In March 2020, John Oliver was already talking about the coronavirus and its worrisome spread. North American audiences were just starting to think about how it might affect them when Oliver made a hard right turn. “There’s only one infectious disease that two thirds of the world should be getting right now, and that’s Adam Driver fever. Shatter my knees, you fuckable redwood. Snap off my toes, you big, unwashed buffalo.”
Adam Driver is an unconventional heartthrob who first gained attention on Girls, playing Lena Dunham’s creepy, pervy boyfriend, but gained international notoriety when he was cast as Kylo Ren in the recent Star Wars trilogy. That movie paired Kylo’s emo-heavy anger with his bare, broad chest and a pair of strangely high pants. The width and breadth of his chest became an instant fixation.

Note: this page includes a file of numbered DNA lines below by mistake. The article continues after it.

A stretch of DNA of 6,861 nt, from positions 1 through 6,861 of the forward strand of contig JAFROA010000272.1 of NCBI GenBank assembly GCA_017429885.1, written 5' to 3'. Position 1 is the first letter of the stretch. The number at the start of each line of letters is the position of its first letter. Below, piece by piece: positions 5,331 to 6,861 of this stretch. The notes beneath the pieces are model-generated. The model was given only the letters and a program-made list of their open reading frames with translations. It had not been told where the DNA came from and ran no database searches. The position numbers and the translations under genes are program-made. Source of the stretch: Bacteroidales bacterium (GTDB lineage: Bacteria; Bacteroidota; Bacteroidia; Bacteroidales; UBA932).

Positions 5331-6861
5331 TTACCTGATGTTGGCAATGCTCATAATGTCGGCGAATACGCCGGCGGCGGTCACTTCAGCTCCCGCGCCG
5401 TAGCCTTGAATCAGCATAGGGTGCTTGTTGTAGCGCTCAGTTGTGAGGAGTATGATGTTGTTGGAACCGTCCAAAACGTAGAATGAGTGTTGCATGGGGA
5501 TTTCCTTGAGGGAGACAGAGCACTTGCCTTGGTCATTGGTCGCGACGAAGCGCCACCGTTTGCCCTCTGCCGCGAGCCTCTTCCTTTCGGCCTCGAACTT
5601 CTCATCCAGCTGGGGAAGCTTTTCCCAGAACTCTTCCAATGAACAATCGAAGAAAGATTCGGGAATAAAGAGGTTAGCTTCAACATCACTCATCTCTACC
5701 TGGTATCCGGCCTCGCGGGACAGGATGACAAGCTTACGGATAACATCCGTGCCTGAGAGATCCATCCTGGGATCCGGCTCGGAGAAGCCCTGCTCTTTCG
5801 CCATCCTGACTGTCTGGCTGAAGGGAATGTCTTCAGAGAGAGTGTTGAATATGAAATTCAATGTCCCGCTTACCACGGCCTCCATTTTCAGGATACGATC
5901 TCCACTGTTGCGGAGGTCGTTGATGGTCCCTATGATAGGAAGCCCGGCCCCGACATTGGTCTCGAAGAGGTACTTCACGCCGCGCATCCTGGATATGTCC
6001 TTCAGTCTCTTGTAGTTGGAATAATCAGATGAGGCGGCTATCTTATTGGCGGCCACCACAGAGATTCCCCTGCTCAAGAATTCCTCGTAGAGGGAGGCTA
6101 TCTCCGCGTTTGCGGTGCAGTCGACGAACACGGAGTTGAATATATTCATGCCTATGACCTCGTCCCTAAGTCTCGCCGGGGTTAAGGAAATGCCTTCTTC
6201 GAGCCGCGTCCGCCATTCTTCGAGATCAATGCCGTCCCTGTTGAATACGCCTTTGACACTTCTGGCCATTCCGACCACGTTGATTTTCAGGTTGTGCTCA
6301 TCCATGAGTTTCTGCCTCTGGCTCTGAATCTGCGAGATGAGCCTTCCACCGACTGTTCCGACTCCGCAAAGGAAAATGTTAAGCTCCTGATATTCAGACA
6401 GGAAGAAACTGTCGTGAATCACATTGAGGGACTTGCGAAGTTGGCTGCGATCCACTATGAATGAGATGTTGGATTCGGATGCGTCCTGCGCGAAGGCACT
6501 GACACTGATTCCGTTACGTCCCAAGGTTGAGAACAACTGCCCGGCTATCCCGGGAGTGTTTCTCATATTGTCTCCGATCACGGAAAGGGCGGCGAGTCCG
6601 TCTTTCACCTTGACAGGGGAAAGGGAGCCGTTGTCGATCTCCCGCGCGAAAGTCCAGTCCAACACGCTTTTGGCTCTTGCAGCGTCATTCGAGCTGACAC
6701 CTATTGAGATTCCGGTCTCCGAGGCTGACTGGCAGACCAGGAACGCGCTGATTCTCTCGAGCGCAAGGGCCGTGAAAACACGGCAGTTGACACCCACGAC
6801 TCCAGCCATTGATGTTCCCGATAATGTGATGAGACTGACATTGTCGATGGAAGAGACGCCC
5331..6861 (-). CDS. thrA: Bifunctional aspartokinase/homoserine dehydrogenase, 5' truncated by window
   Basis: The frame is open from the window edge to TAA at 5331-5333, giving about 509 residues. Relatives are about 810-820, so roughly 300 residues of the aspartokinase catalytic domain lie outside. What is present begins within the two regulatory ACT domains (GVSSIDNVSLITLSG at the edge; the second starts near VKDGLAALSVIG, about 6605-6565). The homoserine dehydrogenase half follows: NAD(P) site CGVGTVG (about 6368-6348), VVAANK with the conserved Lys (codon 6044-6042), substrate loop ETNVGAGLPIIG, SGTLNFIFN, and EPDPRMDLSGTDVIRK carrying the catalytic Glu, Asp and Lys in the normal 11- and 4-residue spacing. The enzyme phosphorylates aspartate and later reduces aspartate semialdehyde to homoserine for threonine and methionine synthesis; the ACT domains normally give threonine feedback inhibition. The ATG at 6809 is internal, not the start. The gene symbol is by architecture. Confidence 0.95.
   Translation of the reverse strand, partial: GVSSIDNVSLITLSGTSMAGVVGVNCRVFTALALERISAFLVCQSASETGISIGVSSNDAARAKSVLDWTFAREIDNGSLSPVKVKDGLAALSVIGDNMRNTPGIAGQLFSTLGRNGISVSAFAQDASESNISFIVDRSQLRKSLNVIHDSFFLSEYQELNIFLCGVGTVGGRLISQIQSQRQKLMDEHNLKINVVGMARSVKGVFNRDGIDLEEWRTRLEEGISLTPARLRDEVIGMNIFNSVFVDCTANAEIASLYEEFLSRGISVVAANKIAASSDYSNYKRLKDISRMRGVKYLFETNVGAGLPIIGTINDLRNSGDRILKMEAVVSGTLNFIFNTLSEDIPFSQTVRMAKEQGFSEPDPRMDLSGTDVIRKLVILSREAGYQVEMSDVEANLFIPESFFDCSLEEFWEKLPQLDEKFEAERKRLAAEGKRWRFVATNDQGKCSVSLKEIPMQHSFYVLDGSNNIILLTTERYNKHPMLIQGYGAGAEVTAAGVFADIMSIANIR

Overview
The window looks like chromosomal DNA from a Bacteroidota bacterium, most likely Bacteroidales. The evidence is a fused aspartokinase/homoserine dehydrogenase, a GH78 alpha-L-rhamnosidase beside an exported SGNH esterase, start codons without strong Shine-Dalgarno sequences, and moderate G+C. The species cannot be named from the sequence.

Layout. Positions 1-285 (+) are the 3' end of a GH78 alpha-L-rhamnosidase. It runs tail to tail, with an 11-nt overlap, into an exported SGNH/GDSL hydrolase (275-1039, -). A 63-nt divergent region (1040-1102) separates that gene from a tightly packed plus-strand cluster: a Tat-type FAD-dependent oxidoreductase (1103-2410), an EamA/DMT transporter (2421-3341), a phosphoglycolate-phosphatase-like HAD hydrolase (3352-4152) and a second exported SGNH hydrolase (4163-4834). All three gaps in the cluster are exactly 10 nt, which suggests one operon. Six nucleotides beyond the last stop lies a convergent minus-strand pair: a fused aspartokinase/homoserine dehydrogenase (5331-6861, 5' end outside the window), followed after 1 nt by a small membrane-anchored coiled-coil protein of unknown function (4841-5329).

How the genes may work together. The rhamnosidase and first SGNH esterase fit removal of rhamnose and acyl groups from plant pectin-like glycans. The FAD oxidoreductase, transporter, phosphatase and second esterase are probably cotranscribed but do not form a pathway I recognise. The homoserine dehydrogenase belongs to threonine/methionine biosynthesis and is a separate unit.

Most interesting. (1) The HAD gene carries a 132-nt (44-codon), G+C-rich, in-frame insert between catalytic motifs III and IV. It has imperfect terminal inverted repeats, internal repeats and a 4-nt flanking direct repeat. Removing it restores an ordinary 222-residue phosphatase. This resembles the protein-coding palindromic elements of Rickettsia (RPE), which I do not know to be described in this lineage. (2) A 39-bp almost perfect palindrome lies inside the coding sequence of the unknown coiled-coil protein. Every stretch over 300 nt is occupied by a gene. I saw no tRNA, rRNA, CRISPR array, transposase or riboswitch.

Adam Driver: Pensive Bison
A month later, Oliver tackled the lack of paid sick leave for people needing to quarantine after COVID-19 exposure, symptoms, or diagnosis, a serious subject he had no problem making weird. “I wouldn’t want anyone with the coronavirus serving me my next meal, unless of course that person was Adam Driver. Sneeze in my McFlurry, you pensive bison. Ravage my lungs, you relentless hillock.”
Bodily fluids aside, Driver’s the kind of man women actually want, not the kind Hollywood honchos assume they do. He’s big and he’s strong, but his masculinity includes an incontrovertible sensitive side. He’s less chiseled and less pretty than any of the Chrises; instead of being gym-toned, Driver’s strength and vitality are come by honestly, having joined the Marines after 9/11. He has an authenticity to him that’s much more alluring than other cookie-cutter leading men.